GPS for the Backpacking Angler

8/10/08

If you travel off the beaten paths very far fly fishing Great Smoky Mountains
National Park it is a good idea to carry a GPS receiver along with you. They are
small, portable devices that can help save your life in case of an emergency.
The first and probably the most important benefit of the receiver is that is allows
you to store the exact position of any place, such as your vehicle, and return to
it from anywhere else in the park or world for that matter. In other words you
should never get lost with a GPS receiver. Just for disclaimer purposes;
however, I should mention that you should always carry a paper may along with
you. Although it would be very unusual, GPS receivers can fail, batteries can go
dead or the equipment can fail to operate properly. They are tiny computers and
they can freeze and fail. Failures are rare this day and time and I certainly don't
want to imply that they are very subject to failure - they are not.
Another features and benefits of the portable GPS receiver is that they are
capable of storing tracks. They can store your position as often as you want
them to using time or distance - every minute, every ten feet, etc. This will form a
bread-crumb route where ever you want too that can be followed in reverse
order or used later to follow in the same direction.
Most all of today's GPS navigators have some type of build-in maps. Some of
these are basemaps only and others have detailed maps installed in memory.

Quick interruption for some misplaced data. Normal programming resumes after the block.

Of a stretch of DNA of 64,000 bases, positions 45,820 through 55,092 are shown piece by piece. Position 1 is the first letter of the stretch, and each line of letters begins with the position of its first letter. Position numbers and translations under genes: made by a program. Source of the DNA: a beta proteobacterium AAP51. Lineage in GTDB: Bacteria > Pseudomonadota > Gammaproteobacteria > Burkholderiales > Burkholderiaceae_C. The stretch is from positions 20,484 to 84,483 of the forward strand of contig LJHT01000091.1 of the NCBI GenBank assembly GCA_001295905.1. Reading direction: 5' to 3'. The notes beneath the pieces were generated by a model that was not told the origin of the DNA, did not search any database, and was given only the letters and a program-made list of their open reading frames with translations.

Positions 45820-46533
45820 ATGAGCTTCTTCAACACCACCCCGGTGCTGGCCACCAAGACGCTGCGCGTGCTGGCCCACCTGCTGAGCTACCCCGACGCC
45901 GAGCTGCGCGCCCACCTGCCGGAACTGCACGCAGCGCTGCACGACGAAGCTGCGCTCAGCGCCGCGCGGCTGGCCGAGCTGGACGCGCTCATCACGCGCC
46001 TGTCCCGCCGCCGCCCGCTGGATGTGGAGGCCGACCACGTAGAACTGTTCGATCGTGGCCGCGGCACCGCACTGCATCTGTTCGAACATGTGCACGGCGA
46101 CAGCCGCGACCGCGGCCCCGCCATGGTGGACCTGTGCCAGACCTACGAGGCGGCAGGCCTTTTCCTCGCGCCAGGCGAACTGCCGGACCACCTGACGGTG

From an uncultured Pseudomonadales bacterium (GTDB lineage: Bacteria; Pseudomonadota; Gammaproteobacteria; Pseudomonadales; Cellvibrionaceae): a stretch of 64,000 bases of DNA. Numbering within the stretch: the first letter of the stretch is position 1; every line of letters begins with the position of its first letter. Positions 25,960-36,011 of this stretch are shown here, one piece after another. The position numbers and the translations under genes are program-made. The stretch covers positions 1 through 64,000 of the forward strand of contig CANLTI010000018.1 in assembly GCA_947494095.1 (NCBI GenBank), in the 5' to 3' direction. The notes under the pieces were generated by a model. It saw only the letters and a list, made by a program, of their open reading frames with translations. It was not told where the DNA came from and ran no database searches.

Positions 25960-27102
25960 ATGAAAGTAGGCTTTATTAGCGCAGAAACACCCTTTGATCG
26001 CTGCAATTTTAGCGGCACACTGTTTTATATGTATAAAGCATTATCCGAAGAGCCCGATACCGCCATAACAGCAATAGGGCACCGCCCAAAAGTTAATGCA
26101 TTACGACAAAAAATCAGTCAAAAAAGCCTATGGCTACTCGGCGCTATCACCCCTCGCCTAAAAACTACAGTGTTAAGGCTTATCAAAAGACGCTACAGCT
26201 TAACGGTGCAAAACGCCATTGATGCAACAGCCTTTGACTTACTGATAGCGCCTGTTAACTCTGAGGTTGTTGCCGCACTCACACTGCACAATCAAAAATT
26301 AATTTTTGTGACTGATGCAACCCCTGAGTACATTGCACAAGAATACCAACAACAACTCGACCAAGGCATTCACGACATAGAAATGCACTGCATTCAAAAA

The best ones for this particular use would be highly detailed topo maps.  You
can even store your routes on your computer directly from your GPS navigator
or plan your backpacking adventure on your computer and download the details
into your GPS receiver.
If you purchase one for this use I recommend that you obtain one that has
WASS capability. To make it short, WASS makes the receiver much more
accurate. In general a receiver with WASS should be able to compute your
position to within ten feet versus fifty feet. It also makes the computation of
elevation much more accurate.
I also recommend that you get one that has a high sensitive type receiver.
These are fairly new. Most of them have been on the market for about two
years. They will be able to obtain your position much faster and more accurately
under heavy tree cover. Some of the older models have trouble receiving data
from the satellites in the woods.
Tomorrow I will go into more detail on the subject of GPS receivers.

Copyright 2008 James Marsh